The larger group of these insects is more properly called the praying mantids. They are highly predacious and feed on a variety of insects, including moths, crickets, grasshoppers and flies. Praying Mantis are good garden predators, but do not discriminate between beneficial and harmful garden insects.
Cannibalism is common among Praying Mantis. After hatching, the young will eat one another if they don't immediately find prey. The adult female may consume her own mate, severing the male's head while the pair are in the act of copulation.
Each fall, females deposit eggs in frothy brown cases that they attach to twigs. The cases harden, protecting the eggs from birds and weather. If you find them, you can remove the egg cases and put them into your garden.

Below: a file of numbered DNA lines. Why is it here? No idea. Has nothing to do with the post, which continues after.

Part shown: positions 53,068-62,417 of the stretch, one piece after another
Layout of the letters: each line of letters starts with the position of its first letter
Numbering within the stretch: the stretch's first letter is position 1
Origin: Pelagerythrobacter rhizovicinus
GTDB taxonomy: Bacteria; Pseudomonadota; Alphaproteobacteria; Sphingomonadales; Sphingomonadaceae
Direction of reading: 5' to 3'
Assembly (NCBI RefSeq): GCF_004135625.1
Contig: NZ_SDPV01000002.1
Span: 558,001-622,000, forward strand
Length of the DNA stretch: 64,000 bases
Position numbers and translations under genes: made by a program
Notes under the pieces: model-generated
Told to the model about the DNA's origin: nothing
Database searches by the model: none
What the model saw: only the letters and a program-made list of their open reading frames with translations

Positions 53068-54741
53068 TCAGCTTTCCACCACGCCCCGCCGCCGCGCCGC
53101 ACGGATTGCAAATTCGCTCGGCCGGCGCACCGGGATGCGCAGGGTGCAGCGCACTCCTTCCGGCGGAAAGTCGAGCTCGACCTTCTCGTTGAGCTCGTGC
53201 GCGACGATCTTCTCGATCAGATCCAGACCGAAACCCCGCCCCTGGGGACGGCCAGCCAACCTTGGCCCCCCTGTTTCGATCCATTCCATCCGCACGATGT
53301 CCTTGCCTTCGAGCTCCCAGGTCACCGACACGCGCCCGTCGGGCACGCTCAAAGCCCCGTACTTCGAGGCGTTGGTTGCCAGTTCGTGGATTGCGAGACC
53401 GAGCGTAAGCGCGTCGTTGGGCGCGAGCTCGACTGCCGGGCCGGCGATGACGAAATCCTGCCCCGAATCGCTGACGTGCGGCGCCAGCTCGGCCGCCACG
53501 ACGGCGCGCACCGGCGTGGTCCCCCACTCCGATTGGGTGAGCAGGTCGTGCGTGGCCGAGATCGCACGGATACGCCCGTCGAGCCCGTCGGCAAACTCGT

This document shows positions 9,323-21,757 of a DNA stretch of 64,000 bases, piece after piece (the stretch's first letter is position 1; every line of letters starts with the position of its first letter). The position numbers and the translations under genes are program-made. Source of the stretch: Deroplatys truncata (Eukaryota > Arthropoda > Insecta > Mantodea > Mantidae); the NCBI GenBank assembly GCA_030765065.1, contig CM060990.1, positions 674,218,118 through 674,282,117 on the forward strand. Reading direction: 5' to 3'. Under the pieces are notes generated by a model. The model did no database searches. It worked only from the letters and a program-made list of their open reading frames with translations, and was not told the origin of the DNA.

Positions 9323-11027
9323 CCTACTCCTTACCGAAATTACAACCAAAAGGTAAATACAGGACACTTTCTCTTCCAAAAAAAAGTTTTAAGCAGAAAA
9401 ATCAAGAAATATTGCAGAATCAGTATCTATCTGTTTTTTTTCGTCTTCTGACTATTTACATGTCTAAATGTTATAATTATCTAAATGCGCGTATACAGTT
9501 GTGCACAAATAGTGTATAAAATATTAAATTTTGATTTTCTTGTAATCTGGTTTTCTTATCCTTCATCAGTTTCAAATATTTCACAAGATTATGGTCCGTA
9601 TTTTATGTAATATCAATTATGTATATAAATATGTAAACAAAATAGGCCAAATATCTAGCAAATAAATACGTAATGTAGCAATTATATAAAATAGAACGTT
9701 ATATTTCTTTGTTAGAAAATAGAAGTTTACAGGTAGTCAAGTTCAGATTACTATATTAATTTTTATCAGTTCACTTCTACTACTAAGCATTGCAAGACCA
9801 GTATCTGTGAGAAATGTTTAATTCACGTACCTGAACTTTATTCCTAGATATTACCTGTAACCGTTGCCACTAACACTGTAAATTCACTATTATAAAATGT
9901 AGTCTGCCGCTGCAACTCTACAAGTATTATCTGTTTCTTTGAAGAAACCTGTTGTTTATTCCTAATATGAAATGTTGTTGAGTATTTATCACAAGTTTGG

- Praying Mantis are the only insects that can turn their head side-to-side 180 degrees.
- These insects get their name because they have very long front legs that they hold in a position that reminds people of praying.
- Their eyes can see movement up to 60 feet away.
- There are over 1,500 species of the praying mantis worldwide